What laptop should I buy / get? and variants of that question is something that I am asked by many people. And my answer is usually the same – Don’t buy a laptop. That answer is then usually followed by a qualifier – UNLESS…. But what is the “unless”?
Basically there are a number of reasons why you shouldn’t buy a laptop. There are also a couple of reasons why it is the right thing to buy and this short post will give the reasons for and against why I think you should or should not buy a laptop.
Firstly, why should you NOT buy a laptop.
You should not buy a laptop unless you specifically NEED a laptop and the particular benefits it provides. You should ask yourself the following questions:
- Do I NEED to be able to carry the thing around?
- Will I be better served by spending the money on a desktop PC?
- Can I do what I need to do with a desktop PC instead?
- Do I have room in my home/office for a Desktop PC?
If you are able to situate a desktop PC in your home/office then you will certainly be better served by a desktop as opposed to a laptop. The main reasons are:
- You will get more value for money with a desktop. The equivalent specification laptop will certainly be significantly more expensive.
- A desktop will be easier to upgrade in the future should you find that it needs to do some function that you hadn’t thought of at the time of purchase. For example, you might need an improved graphics capability to work on images or video. On a desktop, you purchase the necessary card, plug it in, install the required drivers and you’re good to go. With a laptop, you can’t upgrade. You need a new one. Many other upgrades are similar.
- Your desktop will also be easier and cheaper to maintain should a component fail some time in the future. Only a few components are relatively simple to replace in a laptop. Of course, ANYTHING can be fixed if you’re prepared to throw enough money at it – but here I’m talking about realistic and economic repairs. Also, many parts in laptops are proprietary – that is that you need to get the exact replacement part from the manufacturer. That makes them expensive and they will not be a simple replacement either. On the other hand desktop components are generally generic – that is that you can purchase replacement parts for a fraction of the price and replace them relatively easily. For example replacing a keypad (tea/coffee and laptop keypads aren’t best of friends!!) in a laptop will cost around £50 – £70+ for a laptop depending on the make and model and will take up to an hour to do. A replacement keyboard for a desktop will cost from £5 and take less than a minute to do. Most other replacement parts are equally expensive and more complicated to replace. All too often, even relatively new laptops are scrapped simply because the cost of repair is simply not economic.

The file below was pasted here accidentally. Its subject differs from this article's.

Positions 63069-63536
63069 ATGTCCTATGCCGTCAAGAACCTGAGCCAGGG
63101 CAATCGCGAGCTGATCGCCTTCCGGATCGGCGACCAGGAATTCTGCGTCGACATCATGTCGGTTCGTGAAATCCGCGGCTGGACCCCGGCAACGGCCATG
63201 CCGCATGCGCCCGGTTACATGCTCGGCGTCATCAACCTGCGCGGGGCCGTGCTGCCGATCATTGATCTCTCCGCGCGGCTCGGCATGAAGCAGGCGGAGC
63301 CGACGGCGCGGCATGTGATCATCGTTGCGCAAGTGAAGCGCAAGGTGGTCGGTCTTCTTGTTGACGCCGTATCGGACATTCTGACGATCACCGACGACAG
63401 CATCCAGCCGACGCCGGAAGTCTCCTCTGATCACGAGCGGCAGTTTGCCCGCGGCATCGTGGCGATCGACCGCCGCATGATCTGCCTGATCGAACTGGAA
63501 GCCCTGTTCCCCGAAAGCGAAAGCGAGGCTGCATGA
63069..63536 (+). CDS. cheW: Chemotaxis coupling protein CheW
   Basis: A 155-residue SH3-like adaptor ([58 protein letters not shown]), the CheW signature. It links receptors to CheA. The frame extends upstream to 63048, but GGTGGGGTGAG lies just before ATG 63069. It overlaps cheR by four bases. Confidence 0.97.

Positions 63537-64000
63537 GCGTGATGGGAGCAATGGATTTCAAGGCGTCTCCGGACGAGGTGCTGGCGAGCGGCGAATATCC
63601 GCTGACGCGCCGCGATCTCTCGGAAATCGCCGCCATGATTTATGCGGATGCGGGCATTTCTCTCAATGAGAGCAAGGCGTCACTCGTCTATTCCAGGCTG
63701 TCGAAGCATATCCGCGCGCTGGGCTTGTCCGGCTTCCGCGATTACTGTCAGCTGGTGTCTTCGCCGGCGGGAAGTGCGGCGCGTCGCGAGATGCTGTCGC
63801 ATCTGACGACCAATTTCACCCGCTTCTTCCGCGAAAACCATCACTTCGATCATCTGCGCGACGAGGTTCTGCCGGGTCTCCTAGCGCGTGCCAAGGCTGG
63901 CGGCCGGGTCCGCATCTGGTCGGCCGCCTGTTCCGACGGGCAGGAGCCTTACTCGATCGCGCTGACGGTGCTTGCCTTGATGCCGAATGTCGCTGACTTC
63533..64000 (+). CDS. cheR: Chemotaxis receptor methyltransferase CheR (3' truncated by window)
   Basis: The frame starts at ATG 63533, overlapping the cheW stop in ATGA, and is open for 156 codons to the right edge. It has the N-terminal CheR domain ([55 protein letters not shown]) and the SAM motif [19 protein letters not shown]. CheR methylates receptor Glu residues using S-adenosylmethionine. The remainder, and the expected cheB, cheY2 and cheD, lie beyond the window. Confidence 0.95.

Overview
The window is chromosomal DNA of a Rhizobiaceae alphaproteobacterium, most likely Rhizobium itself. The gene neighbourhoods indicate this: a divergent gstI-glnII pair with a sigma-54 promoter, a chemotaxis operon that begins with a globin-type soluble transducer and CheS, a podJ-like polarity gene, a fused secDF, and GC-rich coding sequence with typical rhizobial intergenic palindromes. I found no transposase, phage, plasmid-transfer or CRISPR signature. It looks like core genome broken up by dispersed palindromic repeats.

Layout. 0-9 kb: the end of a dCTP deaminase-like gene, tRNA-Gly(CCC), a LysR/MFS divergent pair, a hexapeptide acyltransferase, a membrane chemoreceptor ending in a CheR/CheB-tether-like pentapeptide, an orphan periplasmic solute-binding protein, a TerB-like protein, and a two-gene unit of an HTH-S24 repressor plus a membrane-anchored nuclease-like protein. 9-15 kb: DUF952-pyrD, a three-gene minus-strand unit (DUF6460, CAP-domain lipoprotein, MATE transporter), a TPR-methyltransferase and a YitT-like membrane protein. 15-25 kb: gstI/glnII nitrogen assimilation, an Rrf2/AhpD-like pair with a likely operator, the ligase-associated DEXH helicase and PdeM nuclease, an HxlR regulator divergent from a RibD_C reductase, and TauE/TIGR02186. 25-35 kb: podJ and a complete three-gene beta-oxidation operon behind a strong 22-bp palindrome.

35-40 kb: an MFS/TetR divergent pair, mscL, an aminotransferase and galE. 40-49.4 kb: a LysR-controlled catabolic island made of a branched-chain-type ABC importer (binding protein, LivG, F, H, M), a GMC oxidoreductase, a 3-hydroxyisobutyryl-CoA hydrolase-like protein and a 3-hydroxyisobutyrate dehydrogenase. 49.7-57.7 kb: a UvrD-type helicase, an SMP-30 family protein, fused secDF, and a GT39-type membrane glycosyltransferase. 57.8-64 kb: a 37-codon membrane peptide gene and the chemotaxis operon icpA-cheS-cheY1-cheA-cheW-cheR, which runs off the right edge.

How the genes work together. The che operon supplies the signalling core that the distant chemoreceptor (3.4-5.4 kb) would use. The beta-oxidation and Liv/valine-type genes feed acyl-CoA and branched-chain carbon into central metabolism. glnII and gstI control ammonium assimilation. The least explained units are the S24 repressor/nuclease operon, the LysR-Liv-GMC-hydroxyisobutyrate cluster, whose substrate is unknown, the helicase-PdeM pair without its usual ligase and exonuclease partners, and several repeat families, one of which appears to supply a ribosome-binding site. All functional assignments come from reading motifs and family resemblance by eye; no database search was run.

Secondly, when should you buy a laptop.
You should ONLY – in my humble opinion at least – buy a laptop for one or both of two reasons. Firstly if you MUST be able to carry the thing around. Travelling business people and students going off to College/University are two examples of people who might NEED to buy a laptop. Secondly, if you physically don’t have the space for a desktop PC in your home.
These are the only two compelling reasons why – in my opinion – anyone should buy a laptop. I’d be interested to hear any other compelling reason for buying one.
Of course, individuals are masters of their own wallets and if an individual wishes to buy a laptop for no other reason than to admire it – then that is their prerogative. Its their money and they are free to spend it as they wish. In this article however, I have tried to give an honest answer to a frequently asked question so that readers might be able to make a more informed decision when they find themselves asking this question.
I hope you found this informative and I welcome any constructive comments below.